New research from the University of Toronto could provide some restful nights for the 18 million North Americans who suffer from obstructive sleep apnea.
In a recent study that appeared in the Journal of Neuroscience, scientists from the University demonstrated that repeated obstruction of the airways requires release of the brain chemical noradrenaline. The release of this chemical helps the brain learn to breathe more effectively and purposefully.
"What we showed is that repeated disruption of normal lung activity -- what happens during sleep apnea -- triggers a form of learning that helps you breathe better. This type of brain plasticity could be harnessed to help overcome the breathing insufficiency that typifies sleep apnea" says Dr. John Peever, Associate Professor of neuroscience and lead author of the study.
In order to mimic the experience of severe sleep apnea, the scientists induced short 15 second apneas in sedated rats by repeatedly restricting airflow into the lungs. They found repeated apneas caused the brain to progressively trigger more forceful contraction of the respiratory muscles, which caused an increase in breathing. This increase in breathing lasted for over an hour.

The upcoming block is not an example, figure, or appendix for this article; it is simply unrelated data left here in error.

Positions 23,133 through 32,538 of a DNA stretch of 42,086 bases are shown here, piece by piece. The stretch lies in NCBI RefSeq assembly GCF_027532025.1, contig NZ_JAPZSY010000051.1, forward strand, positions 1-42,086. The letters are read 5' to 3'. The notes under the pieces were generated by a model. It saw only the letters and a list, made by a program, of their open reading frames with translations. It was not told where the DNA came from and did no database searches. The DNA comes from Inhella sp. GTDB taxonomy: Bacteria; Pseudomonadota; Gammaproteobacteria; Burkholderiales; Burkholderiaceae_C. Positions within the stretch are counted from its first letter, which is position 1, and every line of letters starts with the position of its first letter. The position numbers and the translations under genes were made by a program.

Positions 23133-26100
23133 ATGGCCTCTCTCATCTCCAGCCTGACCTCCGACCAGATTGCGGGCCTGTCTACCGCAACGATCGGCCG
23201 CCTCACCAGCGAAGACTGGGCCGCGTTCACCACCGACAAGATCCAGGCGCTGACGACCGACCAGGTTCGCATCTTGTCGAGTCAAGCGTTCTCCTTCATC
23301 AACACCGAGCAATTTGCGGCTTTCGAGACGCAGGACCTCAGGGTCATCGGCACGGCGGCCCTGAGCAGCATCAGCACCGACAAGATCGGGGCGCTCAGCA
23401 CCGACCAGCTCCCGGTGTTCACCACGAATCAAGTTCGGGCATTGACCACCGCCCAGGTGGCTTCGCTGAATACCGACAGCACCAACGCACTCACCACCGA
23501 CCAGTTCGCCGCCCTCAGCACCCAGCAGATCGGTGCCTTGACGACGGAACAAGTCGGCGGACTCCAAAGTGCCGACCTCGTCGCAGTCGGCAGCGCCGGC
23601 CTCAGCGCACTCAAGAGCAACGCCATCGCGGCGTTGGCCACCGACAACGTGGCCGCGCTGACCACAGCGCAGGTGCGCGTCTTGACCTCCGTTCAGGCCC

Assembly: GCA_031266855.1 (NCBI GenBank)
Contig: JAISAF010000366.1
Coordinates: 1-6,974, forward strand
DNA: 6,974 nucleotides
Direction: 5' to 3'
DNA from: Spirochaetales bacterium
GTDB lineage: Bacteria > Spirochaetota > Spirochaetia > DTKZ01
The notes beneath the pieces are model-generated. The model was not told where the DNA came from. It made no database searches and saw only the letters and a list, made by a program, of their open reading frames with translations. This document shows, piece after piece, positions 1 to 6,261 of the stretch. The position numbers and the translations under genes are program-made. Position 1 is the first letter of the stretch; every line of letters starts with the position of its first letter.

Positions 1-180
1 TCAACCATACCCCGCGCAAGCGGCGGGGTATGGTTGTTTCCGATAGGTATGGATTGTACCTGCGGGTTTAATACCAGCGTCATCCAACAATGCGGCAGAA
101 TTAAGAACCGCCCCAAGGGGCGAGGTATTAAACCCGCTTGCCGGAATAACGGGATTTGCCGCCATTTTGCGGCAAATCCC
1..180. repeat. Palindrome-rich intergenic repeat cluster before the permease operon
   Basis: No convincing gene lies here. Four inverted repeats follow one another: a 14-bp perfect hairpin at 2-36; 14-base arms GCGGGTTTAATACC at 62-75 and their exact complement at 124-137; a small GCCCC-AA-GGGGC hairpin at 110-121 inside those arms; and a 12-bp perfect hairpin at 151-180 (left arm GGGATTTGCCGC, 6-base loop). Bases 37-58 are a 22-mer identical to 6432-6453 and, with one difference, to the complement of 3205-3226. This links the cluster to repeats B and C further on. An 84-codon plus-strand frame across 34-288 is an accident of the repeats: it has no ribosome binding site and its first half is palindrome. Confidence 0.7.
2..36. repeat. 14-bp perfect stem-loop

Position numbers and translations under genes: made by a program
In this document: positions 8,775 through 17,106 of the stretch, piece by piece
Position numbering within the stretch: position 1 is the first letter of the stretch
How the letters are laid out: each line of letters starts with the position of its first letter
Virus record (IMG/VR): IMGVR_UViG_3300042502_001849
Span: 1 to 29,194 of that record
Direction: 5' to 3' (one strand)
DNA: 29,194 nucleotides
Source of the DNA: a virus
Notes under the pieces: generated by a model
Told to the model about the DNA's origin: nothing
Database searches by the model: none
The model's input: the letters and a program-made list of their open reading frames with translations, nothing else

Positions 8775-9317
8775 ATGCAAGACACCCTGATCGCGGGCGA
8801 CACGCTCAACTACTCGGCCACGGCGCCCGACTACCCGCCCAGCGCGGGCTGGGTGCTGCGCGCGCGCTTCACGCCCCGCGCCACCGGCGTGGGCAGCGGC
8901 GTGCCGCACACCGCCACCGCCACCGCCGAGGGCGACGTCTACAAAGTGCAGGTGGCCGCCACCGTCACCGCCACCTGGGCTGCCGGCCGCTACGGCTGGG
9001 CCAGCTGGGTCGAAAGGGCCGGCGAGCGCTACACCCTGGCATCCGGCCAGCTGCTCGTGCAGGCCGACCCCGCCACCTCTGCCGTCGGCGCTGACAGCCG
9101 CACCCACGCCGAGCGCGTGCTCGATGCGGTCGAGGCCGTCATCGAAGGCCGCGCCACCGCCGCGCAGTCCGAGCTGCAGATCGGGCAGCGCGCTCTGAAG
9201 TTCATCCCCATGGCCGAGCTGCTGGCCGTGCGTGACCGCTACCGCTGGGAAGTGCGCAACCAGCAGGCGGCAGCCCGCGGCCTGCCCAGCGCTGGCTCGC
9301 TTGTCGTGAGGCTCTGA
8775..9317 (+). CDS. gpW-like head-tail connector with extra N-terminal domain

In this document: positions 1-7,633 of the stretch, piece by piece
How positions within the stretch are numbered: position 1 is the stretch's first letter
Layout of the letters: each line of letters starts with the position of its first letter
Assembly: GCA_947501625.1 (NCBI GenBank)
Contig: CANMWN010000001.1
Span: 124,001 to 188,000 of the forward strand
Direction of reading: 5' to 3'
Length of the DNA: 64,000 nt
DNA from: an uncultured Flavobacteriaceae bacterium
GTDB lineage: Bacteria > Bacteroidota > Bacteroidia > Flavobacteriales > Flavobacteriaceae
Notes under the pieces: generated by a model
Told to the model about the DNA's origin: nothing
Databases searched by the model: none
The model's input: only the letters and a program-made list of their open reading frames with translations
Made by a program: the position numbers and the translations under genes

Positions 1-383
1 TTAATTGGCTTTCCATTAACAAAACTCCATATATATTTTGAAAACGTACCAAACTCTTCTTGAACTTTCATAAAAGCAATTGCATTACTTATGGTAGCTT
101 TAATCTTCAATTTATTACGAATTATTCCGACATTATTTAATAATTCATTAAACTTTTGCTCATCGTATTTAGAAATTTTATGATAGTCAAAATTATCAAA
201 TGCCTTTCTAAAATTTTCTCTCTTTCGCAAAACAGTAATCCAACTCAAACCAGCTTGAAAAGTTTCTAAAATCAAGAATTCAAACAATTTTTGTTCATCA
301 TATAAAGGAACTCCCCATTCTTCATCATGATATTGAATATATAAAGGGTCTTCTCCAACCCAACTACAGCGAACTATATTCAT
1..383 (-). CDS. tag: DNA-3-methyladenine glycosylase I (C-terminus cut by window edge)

Peever says it seems the brain is using the unwanted side-effects of sleep apnea to help it learn to prevent future apneas by increasing the depth of breathing.
This study also pinpointed the brain chemical that allows this type of plasticity to occur. They found that noradrenaline is required in the case of repeated apneas to cause brain plasticity and enhance breathing.
These findings are important because they suggest that artificial manipulation with common drugs that affect noradrenaline levels in the brain could also help improve breathing in patients suffering from sleep apnea. This work could serve as the potential basis for developing the long sought after pill for sleep apnea.
- A. Tadjalli, J. Duffin, J. Peever. Identification of a Novel Form of Noradrenergic-Dependent Respiratory Motor Plasticity Triggered by Vagal Feedback. Journal of Neuroscience, 2010; 30 (50): 16886 DOI: 10.1523/JNEUROSCI.3394-10.2010
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